Replace ace pitcher Chris Fetter, weekend rotation must reload -- The Wolverines have the tough chore of replacing ace pitcher Chris Fetter in the spring. Fetter started 13 games last season and compiled a 3.26 ERA in 94 innings. He also struck out 103 and walked 17 and limited opposing teams to a .257 batting average. Michigan welcomes back a pair of starting pitchers in Eric Katzman and Travis Smith. Katzman started 14 games last season and had a 3.53 ERA in 74 innings. He also struck out 64 and walked 41 and limited teams to a .248 batting average. Smith, meanwhile, started eight games and tallied a 4.50 ERA in 50 innings. Teams hit .333. The Wolverines are in good shape if this unit rises to the occasion.
That's also another obvious one, and one I'm not sure the Wolverines are going to be able to answer. To say last year's weekend rotation was disappointing would be an understatement.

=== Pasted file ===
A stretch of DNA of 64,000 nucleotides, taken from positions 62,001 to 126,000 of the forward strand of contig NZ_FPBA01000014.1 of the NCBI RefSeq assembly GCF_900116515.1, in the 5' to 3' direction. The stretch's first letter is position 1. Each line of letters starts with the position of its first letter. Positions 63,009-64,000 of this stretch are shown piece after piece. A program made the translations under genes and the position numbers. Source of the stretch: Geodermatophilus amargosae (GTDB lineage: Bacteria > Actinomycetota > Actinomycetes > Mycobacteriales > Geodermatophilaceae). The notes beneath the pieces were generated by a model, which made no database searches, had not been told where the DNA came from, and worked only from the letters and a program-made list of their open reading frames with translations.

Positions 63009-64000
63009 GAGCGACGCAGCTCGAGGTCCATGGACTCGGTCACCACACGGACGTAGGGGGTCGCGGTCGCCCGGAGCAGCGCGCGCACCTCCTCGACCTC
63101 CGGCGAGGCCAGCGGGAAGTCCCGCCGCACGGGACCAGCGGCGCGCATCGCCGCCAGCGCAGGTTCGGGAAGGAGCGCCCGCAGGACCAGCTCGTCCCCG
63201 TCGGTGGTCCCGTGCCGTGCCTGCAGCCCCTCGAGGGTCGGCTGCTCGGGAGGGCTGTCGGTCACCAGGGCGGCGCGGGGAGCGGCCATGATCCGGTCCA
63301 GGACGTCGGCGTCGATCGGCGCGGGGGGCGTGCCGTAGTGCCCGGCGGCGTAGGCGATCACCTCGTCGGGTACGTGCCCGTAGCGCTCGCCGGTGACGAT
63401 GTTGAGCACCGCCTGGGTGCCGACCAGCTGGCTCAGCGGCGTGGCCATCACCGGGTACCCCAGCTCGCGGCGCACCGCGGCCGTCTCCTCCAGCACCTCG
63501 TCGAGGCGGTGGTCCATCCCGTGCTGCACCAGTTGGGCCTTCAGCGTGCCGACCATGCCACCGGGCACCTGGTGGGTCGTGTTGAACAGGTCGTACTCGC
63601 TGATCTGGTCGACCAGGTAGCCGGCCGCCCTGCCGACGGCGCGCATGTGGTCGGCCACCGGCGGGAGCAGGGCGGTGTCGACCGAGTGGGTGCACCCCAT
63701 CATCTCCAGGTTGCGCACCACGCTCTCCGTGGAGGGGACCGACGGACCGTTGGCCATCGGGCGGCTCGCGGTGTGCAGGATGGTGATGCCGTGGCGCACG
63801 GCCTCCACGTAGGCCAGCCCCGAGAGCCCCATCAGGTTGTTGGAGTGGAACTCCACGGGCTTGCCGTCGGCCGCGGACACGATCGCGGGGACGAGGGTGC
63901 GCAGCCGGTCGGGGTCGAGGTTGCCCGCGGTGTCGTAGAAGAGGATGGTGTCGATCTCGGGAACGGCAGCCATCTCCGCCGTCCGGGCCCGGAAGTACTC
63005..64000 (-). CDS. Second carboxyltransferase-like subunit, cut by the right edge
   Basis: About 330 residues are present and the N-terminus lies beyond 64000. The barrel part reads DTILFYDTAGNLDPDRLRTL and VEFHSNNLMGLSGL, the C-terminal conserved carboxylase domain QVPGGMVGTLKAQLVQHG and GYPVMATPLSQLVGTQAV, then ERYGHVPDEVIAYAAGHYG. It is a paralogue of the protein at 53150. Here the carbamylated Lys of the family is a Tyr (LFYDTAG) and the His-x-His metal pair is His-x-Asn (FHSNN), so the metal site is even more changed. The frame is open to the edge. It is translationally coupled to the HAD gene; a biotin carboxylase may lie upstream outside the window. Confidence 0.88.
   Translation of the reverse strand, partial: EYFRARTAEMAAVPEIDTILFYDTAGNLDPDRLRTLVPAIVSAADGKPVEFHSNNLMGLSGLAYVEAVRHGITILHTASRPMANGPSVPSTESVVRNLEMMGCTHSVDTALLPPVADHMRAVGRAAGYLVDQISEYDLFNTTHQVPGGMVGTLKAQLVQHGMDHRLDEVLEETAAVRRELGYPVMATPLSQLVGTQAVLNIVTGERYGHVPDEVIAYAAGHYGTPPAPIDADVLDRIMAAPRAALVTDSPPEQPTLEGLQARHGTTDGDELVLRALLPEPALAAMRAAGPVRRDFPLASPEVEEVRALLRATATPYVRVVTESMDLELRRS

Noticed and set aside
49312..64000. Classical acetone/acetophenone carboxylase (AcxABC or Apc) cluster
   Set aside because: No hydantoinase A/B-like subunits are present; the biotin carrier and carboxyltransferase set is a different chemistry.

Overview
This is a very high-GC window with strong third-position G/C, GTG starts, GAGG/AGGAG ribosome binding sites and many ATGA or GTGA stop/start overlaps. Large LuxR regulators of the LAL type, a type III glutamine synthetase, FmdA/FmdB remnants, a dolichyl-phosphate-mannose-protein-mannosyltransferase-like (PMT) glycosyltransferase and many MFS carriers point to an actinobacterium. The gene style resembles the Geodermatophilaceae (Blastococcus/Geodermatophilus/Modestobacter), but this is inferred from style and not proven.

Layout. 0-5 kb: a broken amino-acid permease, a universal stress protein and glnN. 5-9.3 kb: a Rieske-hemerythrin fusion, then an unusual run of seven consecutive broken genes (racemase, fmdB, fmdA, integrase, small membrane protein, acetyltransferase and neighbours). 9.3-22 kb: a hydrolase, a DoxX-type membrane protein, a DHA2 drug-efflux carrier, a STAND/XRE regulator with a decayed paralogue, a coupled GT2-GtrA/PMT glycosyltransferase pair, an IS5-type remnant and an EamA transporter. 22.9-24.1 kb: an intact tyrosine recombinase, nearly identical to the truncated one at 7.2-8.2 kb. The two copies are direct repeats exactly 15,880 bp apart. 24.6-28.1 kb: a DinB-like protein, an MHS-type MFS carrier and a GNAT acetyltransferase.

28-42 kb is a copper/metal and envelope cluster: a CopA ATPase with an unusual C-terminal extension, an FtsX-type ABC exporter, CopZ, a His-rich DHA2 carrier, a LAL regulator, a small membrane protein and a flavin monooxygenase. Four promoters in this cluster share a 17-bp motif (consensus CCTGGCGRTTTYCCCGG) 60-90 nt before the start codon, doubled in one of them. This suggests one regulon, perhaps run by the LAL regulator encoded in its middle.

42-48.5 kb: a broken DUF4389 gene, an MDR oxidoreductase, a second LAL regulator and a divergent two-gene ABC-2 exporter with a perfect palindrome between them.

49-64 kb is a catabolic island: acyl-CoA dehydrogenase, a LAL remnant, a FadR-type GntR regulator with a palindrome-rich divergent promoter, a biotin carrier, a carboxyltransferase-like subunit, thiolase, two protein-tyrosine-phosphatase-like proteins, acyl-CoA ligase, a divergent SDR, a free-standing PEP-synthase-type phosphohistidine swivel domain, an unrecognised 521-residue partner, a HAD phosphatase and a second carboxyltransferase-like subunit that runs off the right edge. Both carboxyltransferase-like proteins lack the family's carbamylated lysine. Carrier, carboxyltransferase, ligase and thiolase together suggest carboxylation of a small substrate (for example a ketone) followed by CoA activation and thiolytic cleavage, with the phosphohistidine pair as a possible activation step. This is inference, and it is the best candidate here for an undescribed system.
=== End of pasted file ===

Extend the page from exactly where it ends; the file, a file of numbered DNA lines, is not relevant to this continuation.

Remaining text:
Eric Katzman was a marginal number two starter compared to the last few seasons at Michigan. He was almost so inconsistent that his inconsistency became consistent. It seemed, as the season went along, that dubious "Evil Katzman" showed up every third week. Those "Evil Katzman" moments generally lead to a 3.2 inning start with 3 walks and 4+ runs. In the two weeks of non-evil, Katzman tended to make it about 5-6 innings and only 2-3 runs. That's alright, but his overall season really taxed our bullpen. By season's end, he would be demoted to the third starter. Katzman's summer was cut short due to an injury, I believe to his collar bone. He hadn't been pitching well in his few appearances there either. It'll be interesting if he can keep a solid hold on his rotation spot this season, and I think he'll still be a pretty solid number 2 or 3 pitcher for us.
Travis Smith was promising to start the season, but he just couldn't hack it by the time Big10 play rolled around. He was replaced by a few different experiments, including Kolby Wood, Brandon Sinnery, and most notably Alan Oaks. Wood and Sinnery were promoted up from the mid-week starter role on occasion to pitch on Sundays, primarily in an effort to split the Sunday game between two pitchers (one would throw 5 innings, the other 4 innings). This didn't work out all to well either, leaving the weak part of our bullpen to try and soak up more innings on back-to-back days.